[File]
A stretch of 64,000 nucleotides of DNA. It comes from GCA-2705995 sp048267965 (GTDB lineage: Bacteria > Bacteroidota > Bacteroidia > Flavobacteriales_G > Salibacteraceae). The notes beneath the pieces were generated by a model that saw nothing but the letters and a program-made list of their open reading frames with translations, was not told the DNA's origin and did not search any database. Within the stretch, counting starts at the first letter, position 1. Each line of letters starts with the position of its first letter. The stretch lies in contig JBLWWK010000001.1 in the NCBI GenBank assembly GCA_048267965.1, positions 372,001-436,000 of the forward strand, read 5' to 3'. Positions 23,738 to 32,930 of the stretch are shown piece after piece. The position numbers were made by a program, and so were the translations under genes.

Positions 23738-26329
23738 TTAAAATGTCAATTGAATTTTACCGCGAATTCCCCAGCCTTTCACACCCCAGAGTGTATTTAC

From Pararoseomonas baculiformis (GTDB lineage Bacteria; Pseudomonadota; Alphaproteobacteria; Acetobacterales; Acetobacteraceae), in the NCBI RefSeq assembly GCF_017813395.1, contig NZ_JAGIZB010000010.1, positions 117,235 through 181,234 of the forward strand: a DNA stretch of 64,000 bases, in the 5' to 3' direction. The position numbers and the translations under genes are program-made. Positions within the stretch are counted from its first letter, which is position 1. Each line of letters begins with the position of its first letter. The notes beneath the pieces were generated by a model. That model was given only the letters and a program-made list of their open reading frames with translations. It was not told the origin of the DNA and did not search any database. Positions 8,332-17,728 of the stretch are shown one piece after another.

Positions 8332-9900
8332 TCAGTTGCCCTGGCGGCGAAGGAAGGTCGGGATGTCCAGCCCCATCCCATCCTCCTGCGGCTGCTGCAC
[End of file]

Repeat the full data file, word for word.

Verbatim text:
A stretch of 64,000 nucleotides of DNA. It comes from GCA-2705995 sp048267965 (GTDB lineage: Bacteria > Bacteroidota > Bacteroidia > Flavobacteriales_G > Salibacteraceae). The notes beneath the pieces were generated by a model that saw nothing but the letters and a program-made list of their open reading frames with translations, was not told the DNA's origin and did not search any database. Within the stretch, counting starts at the first letter, position 1. Each line of letters starts with the position of its first letter. The stretch lies in contig JBLWWK010000001.1 in the NCBI GenBank assembly GCA_048267965.1, positions 372,001-436,000 of the forward strand, read 5' to 3'. Positions 23,738 to 32,930 of the stretch are shown piece after piece. The position numbers were made by a program, and so were the translations under genes.

Positions 23738-26329
23738 TTAAAATGTCAATTGAATTTTACCGCGAATTCCCCAGCCTTTCACACCCCAGAGTGTATTTAC

From Pararoseomonas baculiformis (GTDB lineage Bacteria; Pseudomonadota; Alphaproteobacteria; Acetobacterales; Acetobacteraceae), in the NCBI RefSeq assembly GCF_017813395.1, contig NZ_JAGIZB010000010.1, positions 117,235 through 181,234 of the forward strand: a DNA stretch of 64,000 bases, in the 5' to 3' direction. The position numbers and the translations under genes are program-made. Positions within the stretch are counted from its first letter, which is position 1. Each line of letters begins with the position of its first letter. The notes beneath the pieces were generated by a model. That model was given only the letters and a program-made list of their open reading frames with translations. It was not told the origin of the DNA and did not search any database. Positions 8,332-17,728 of the stretch are shown one piece after another.

Positions 8332-9900
8332 TCAGTTGCCCTGGCGGCGAAGGAAGGTCGGGATGTCCAGCCCCATCCCATCCTCCTGCGGCTGCTGCAC